Why Tech Treps are Up in Arms over the PROTECT IP ActWhat do Twitter co-founder Evan Williams and LinkedIn's Reid Hoffman have in common besides an affinity for social media? They're both hopping mad about a new bill that they say threatens the vitality of startups, innovation and economic growth.

In a letter to Congress last week, Williams, Hoffman and more than 100 other leading tech entrepreneurs voiced their protest over the recently introduced PROTECT IP Act. If the bill becomes law, it would give copyright holders and law enforcement officials enhanced power over Web outlets seen to be infringing against intellectual property.

The letter criticizes the bill -- which is currently awaiting a hearing in the U.S. Senate with another version expected to be introduced in the House -- for burdening the infringing Web site and third-party Internet services that are linked to the site in question.

"The bill will create uncertainty for many legitimate businesses and in turn undermine innovation and creativity on those services," the tech entrepreneurs wrote.

Here is what you need to know about the new bill:

What it is: The PROTECT IP Act -- or the Preventing Real Online Threats to Economic Creativity and Theft of Intellectual Property Act of 2011 -- would give the U.S. Department of Justice the ability to seek court orders against sites that break intellectual property laws. The bill would allow officials to seize certain digital assets of the infringing sites and potentially require third-party services such as financial-transaction providers, search engines, advertisers and Internet-service providers to stop doing business with the law-breaking site.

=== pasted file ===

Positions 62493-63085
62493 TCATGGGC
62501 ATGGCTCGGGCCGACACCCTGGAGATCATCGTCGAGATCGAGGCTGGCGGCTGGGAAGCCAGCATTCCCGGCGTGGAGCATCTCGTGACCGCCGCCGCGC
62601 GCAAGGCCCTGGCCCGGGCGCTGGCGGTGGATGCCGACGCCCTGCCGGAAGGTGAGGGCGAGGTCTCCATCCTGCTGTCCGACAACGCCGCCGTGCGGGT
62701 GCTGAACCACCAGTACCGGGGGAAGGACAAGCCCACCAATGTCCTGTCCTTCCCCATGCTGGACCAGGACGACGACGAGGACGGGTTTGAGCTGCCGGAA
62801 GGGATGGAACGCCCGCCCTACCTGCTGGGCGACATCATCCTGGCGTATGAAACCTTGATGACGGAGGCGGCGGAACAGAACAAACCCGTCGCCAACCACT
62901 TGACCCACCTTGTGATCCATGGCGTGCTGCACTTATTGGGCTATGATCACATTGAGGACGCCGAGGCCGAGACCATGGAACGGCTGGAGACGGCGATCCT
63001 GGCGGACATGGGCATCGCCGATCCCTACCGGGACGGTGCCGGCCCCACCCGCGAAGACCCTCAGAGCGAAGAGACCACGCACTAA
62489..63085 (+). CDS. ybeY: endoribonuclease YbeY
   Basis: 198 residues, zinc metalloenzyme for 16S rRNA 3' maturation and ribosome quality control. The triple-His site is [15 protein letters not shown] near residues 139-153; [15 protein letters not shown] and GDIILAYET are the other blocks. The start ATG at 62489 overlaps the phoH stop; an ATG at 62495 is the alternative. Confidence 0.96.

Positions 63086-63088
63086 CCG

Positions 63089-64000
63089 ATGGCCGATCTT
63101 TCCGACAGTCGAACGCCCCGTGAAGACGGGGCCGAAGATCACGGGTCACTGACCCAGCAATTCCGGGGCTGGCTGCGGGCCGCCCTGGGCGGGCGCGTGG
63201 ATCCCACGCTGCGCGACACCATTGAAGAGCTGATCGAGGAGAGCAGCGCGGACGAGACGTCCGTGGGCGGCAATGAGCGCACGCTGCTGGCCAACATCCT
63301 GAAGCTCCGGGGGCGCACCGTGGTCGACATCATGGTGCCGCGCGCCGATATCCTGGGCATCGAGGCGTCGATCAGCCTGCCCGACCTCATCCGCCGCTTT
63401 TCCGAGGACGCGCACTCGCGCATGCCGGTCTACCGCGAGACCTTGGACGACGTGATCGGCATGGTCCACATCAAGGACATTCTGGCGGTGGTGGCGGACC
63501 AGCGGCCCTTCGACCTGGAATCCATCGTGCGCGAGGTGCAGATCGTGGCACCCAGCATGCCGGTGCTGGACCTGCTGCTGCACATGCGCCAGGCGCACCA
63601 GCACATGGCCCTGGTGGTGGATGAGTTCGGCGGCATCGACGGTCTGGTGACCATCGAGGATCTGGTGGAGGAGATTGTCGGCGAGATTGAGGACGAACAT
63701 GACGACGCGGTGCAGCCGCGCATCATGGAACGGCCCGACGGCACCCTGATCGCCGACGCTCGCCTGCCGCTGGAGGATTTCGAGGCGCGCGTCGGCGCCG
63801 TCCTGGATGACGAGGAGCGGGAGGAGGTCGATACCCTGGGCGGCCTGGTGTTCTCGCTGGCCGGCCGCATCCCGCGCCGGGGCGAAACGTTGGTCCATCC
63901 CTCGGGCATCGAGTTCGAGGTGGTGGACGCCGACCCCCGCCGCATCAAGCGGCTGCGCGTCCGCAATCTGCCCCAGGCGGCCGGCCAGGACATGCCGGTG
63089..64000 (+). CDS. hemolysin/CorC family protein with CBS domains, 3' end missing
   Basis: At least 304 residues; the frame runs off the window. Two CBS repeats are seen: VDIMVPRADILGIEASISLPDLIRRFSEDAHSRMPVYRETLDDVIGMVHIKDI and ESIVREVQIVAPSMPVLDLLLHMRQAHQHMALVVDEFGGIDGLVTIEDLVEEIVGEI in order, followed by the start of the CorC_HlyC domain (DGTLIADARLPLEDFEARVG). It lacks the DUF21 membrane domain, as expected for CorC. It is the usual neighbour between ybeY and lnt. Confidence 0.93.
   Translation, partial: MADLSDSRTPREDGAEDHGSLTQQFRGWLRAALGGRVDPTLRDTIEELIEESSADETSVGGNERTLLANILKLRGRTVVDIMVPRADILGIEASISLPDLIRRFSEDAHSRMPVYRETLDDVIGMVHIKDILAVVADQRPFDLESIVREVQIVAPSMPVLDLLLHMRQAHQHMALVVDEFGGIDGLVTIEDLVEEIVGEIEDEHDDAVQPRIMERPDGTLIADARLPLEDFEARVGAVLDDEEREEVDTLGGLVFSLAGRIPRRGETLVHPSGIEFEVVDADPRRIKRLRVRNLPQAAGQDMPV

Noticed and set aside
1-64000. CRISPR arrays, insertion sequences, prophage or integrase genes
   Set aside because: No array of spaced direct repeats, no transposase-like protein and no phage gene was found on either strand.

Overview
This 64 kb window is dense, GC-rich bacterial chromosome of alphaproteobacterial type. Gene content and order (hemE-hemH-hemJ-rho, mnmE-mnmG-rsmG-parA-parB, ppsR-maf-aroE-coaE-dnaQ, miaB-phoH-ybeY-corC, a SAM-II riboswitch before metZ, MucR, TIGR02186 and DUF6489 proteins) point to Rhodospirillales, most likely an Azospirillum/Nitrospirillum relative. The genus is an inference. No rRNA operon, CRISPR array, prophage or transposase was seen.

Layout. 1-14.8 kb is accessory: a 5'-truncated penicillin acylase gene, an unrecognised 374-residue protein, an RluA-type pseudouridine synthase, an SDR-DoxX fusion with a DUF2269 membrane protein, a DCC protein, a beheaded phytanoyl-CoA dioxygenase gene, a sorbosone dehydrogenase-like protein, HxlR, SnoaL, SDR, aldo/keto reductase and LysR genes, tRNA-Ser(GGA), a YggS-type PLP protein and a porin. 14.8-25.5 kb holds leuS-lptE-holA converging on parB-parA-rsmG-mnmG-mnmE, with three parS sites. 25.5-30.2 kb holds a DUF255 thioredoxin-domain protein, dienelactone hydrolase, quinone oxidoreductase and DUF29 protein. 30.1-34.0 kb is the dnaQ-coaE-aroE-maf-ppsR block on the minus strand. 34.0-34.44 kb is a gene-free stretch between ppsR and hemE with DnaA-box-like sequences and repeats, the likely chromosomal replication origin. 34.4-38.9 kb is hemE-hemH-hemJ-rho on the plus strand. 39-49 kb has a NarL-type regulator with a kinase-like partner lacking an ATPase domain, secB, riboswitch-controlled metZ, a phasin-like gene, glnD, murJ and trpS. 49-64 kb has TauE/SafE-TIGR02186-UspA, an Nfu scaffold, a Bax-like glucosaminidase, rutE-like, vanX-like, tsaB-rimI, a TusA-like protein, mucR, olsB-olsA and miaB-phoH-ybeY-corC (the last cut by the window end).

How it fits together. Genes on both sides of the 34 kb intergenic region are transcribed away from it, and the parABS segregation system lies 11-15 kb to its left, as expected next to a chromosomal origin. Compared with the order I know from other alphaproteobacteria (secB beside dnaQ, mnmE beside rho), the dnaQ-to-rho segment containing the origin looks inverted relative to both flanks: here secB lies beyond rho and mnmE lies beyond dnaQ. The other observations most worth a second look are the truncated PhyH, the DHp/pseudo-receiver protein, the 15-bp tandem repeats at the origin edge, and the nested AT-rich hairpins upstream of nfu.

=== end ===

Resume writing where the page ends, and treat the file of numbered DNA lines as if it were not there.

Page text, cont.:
What's good about it: The bill could arm content providers that have long suffered from digital piracy. For companies watching their profits disappear into the maw of online pirates -- both foreign and domestic -- the tool could offer a step forward.

What's bad about it: The worry is the law will be used by bigger firms to legally harass smaller companies. A smaller competitor, for instance, could get locked from search traffic, merchant-banking tools and syndicated content as soon as a legal dispute begins, not after a judge makes a ruling. And the bill, should it pass, could burden all of those involved with significant new compliance procedures.

Bottom line: It's too early to tell. As of now, the PROTECT IP Act is simply too unfocused to accurately predict how it will affect your market. However, the concept of holding all parties responsible for infringing on intellectual property is sweeping enough that the bill certainly needs watching by prudent business people. If you have access to intellectual property advice, by all means use it and to get a feel for how it could affect your business.

But even if the bill passes, the Web is so difficult to police that it's hard not to wonder if the legislation will be irrelevant no matter what. 

How might this bill, should it pass, help or hurt your business? Let us know in the comments section.